Van Liew seeks sweep: With about 1,400 miles to go, Charleston skipper leads final leg

Brad Van Liew gets under way May 14 on the final leg of the Velux 5 Oceans race, leaving Charleston in a drive toward La Rochelle, France.

Charleston skipper Brad Van Liew wants to make it a clean sweep in the Velux 5 Oceans race — and he may do it by the weekend.

Van Liew is about 1,400 miles due west of La Rochelle, France, and the finish line in the single-handed, around-the-world sailboat race.

More importantly, he is 70 miles ahead of the next boat in the fleet and making good time.

The local skipper took the lead within minutes of the race restart outside Charleston Harbor on May 14, and has held it ever since. For the first four days, he was chewing up more than 300 miles a day as he drag raced British skipper Chris Stanmore-Major up the Eastern Seaboard. Although Stanmore-Major set the race record for miles covered, sailing 442 miles in a single day, he never got past Van Liew.

'The drag race at the start with Chris was good fun and yes it was part of me getting into race mode,' Van Liew said Monday. 'But also I wasn't going crazy and felt confident that I wasn't over-pushing Le Pingouin — although it was very tempting. There is a little restraint going on but also my burning desire to win the last leg if reasonable.'

After a quick sprint north, the fleet has been blasting through fog while dodging high pressure systems, low pressure systems and even tree stumps. The confused weather systems have reshuffled the race order several times but always with Van Liew in front.

After winning the first four legs of the race, Van Liew needs only to finish to take the overall race trophy. Before leaving Charleston, he said that he would take it easy so as not to risk damaging his boat, which would cost him the race.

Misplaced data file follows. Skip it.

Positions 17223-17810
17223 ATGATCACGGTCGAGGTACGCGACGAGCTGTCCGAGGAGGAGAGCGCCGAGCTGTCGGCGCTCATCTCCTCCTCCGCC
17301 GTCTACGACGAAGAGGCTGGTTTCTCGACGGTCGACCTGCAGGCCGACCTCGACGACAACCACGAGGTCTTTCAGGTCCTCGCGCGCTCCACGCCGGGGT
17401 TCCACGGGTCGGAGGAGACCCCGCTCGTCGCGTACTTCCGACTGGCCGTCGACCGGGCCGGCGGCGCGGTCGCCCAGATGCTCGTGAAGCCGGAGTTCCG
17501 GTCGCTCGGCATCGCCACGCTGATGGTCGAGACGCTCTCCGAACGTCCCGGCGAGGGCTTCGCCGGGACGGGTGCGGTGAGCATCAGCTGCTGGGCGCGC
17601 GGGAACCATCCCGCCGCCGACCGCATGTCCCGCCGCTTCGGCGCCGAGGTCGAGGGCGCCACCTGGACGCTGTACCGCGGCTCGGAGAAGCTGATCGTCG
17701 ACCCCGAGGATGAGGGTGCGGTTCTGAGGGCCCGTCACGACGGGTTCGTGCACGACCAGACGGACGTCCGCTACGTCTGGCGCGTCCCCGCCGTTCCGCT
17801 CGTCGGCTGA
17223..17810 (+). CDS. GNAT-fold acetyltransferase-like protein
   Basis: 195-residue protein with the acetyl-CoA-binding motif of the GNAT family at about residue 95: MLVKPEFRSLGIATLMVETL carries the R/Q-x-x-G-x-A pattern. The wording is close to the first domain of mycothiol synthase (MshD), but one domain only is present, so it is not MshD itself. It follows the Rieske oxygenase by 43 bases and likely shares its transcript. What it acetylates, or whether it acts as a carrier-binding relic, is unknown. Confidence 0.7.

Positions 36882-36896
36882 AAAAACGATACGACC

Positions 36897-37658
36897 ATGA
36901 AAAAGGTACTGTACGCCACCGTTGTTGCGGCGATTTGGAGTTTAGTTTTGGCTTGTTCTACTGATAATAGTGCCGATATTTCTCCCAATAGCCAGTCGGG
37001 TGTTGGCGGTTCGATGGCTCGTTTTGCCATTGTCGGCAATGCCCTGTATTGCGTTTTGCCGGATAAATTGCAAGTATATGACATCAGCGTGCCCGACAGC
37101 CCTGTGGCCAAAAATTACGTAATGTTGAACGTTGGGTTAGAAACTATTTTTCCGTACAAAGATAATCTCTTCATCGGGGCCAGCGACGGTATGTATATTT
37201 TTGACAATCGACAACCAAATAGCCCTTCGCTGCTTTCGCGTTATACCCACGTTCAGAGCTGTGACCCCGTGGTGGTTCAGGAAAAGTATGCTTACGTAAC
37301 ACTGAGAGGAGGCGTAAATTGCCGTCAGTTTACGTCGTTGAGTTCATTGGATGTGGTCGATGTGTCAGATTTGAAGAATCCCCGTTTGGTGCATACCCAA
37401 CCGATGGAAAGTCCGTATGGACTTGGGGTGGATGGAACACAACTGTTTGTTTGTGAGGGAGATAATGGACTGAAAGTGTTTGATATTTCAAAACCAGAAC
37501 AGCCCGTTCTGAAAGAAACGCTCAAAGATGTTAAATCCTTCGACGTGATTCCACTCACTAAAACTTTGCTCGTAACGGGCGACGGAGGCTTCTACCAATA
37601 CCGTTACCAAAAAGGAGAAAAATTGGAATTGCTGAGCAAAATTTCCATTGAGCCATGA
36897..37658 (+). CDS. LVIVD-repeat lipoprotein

But the idea of winning more single leg victories in race history than anyone else is tempting — he has nine so far over three editions of the race. Van Liew said he will keep up the pace so long as he doesn't have to take unnecessary risks.

'I will be picking a speed that feels acceptable to LP rather than over-push,' Van Liew said.

He is currently sailing at about 17 mph.

Over the weekend, the fleet had a brief moment of panic as Stanmore-Major's emergency alert went off, and he told race officials his boat was taking on water. Race director David Adams diverted Canadian skipper Derek Hatfield and Polish skipper Zbigniew Gutkowski to his aid, but Stanmore-Major soon called them off. He had a breach in a bulkhead wall, allowing water from the ballast tank into the cabin. Between pumps and bailing, he got through it.

This followed not long after Hatfield's rudder was hit by a floating tree stump. A safety feature of his yacht, Active House, allowed the rudder to give way and kick up out of the way rather than be knocked off.

Race officials are currently predicting that Van Liew will cross the finish line outside of La Rochelle sometime Sunday.

'Once we get clear of this low pressure area, which is happening currently, the last run to the barn looks to be fairly fast and direct,' Van Liew said. 'If so it will be a welcome change from the very tricky and tactical conditions thus far for the leg.'